Spain declares a state of emergency
Spain became the first Western European country to surpass one million coronavirus cases this week, followed shortly thereafter by France. As of Sunday morning, according to a Times database, 34,752 people in Spain had died.
The country declared a state of emergency and ordered a nationwide curfew to begin on Sunday after Prime Minister Pedro Sánchez warned that the country was facing an increasingly dire situation. The curfew will limit movement from 11 p.m. to 6 a.m., except in the Canary Islands, where there are fewer new cases.
The new emergency powers will last for 15 days but could be extended until May. They allow regional officials to impose harsher restrictions on movement between areas and to limit gatherings to six people.
Here are the latest updates and maps of the pandemic.
In other developments:
Italy tightened restrictions, ordering early closings of bars and restaurants and the total shutdown of gyms, swimming pools, theaters, cinemas and concert halls.
At least three top aides to Vice President Mike Pence have tested positive for the coronavirus in the past few days, raising fresh questions about the safety protocols at the White House and Mr. Pence’s decision to remain on the campaign trail.
Six American states reported their highest-ever infection totals on Saturday as the U.S. announced more than 78,000 new cases nationwide, one day after the country shattered its single-day record with more than 85,000 new cases.
In Ukraine, where voting by mail is not allowed, election officials, some wearing biological hazard suits, went door to door to collect ballots from people who were self-isolating or sick at home.
A campaign push as the U.S. election nears
With just over a week until the U.S. election, and just one day after the nation hit a new high for coronavirus cases, President Trump returned to the campaign trail for a series of rallies and again sought to minimize the surging pandemic, mocking his Democratic opponent, former Vice President Joe Biden, for following the social-distancing recommendations of public health officials.
In the final sprint of the campaign, Mr. Trump is holding up to three rallies a day to try to energize his base as polls show he is trailing Mr. Biden.
Despite economic hardship and a public health crisis, voters are still finding ways to cast their ballots. In many states, that has meant waiting in long lines, navigating confusing election infrastructure and overcoming attempts at voter intimidation. Over the weekend, early in-person voting began in Florida, New York, Wisconsin and other states.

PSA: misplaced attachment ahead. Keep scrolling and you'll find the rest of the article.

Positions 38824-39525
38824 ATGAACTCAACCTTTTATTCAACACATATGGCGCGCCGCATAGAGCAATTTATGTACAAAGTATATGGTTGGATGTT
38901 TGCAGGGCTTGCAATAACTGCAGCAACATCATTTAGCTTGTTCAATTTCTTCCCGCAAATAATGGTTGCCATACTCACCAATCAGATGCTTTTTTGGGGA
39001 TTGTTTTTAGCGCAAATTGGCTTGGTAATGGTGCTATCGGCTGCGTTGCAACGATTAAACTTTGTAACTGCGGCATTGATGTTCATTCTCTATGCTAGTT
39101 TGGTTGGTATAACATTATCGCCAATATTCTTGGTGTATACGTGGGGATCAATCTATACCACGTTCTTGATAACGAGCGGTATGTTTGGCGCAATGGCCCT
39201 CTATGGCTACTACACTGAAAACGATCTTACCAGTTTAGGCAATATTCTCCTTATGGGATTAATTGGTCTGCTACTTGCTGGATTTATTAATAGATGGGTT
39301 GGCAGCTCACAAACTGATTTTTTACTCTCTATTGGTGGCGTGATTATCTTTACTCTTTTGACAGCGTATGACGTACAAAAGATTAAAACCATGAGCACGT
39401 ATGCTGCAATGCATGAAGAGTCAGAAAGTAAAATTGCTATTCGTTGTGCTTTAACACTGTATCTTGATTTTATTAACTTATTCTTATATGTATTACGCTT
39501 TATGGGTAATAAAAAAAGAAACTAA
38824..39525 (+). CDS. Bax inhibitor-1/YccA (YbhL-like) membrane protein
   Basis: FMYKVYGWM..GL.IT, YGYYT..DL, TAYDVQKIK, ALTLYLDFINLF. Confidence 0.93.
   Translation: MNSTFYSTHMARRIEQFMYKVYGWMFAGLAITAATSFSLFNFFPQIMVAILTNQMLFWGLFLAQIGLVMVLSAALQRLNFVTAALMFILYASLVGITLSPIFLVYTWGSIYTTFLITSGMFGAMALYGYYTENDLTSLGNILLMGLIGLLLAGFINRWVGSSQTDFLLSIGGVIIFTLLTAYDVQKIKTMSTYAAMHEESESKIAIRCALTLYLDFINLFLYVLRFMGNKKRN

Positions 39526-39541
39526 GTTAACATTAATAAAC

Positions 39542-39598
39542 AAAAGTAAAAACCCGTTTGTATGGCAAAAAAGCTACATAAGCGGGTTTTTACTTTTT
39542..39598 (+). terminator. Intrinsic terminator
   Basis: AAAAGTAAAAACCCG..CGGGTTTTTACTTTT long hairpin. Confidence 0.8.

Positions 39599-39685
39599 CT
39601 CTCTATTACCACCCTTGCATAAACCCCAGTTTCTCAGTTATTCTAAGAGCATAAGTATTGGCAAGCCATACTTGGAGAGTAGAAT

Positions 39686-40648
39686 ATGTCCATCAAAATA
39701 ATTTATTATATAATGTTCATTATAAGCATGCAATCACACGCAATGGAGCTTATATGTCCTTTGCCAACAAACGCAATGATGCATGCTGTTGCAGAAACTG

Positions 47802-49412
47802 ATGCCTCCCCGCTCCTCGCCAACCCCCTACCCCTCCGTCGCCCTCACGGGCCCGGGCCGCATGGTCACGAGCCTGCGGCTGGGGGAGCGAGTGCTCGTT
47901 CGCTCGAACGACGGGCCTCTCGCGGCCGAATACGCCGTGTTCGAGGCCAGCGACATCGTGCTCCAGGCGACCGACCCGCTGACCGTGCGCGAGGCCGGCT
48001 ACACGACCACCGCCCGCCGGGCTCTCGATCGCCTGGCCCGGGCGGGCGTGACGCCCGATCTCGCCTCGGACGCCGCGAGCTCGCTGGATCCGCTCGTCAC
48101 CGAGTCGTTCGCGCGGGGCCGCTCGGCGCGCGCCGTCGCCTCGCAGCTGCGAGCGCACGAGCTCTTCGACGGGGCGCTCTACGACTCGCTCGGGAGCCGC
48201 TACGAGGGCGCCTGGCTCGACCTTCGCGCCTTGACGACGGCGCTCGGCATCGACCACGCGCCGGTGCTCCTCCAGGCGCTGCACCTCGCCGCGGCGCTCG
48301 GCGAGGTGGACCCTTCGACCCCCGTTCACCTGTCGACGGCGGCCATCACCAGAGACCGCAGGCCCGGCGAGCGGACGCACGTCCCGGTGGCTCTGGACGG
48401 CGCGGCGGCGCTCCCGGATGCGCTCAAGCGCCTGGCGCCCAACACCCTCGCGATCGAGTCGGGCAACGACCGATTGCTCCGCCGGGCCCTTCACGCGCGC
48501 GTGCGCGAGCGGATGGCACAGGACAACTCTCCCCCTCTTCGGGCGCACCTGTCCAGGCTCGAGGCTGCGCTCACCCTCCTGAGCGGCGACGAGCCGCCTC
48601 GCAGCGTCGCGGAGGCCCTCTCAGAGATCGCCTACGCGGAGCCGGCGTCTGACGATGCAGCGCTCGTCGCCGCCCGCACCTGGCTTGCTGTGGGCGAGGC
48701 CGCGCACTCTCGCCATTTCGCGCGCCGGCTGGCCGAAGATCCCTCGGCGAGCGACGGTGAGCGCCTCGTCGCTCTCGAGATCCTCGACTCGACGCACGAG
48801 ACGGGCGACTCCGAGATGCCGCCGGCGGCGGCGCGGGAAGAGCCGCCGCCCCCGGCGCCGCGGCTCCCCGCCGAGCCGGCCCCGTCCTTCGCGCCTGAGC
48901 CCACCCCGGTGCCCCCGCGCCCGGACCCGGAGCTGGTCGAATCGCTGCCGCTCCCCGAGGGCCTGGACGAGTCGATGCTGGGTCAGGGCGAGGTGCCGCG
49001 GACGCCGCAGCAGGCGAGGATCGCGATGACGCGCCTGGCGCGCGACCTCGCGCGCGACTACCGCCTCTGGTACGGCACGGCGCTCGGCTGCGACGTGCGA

Trump: “That’s all I hear about now. That’s all I hear, turn on television,” Mr. Trump said at a campaign event in Lumberton, N.C. “Covid, Covid, Covid, Covid, Covid, Covid.”
Biden: “I wish I could go car to car and meet you all,” Mr. Biden said at a drive-in rally near Philadelphia. “I don’t like the idea of all this distance, but it’s necessary. I appreciate you being safe. What we don’t want to do is become superspreaders.”
Catch up: Here’s our roundup of this week in the 2020 race.
The fight to reclaim Airbnb listings
Long before the coronavirus swept across Europe this spring, many cities had been complaining that short-term apartment rentals aimed at tourists were driving up housing costs and destroying the character of historic districts.
But a halt in international travel has led many European cities to seize the opportunity to push short-term rentals back onto the long-term housing market. In Lisbon, the city government is becoming a landlord by renting empty apartments and subletting them as subsidized housing. And in Barcelona, the housing department is threatening to take possession of empty properties and do the same.
“We cannot tolerate that accommodations that could be rented to Parisians are now rented all year to tourists,” the deputy mayor of Paris said. The number of days per year that a Parisian property can be rented through platforms like Airbnb is capped at 120, but breaches are not uncommon.
Official response: Faced with accusations from lawmakers of disregarding local statutes, Airbnb denied any wrongdoing. “Where there is a vigorous discussion about the right regulations, we’re part of that conversation,” said a spokesman for the company. “Ultimately that’s for local politicians to decide.”
If you have 4 minutes, this is worth it
A Russian local election goes off script
Elections in Russia can be a cynical affair, with incumbents often running against no-name candidates to create the illusion of democracy. So when the mayor of the tiny village of Povalikhino, about 300 miles east of Moscow, asked the woman who cleaned City Hall to run, he thought his second term was all but assured. It wasn’t.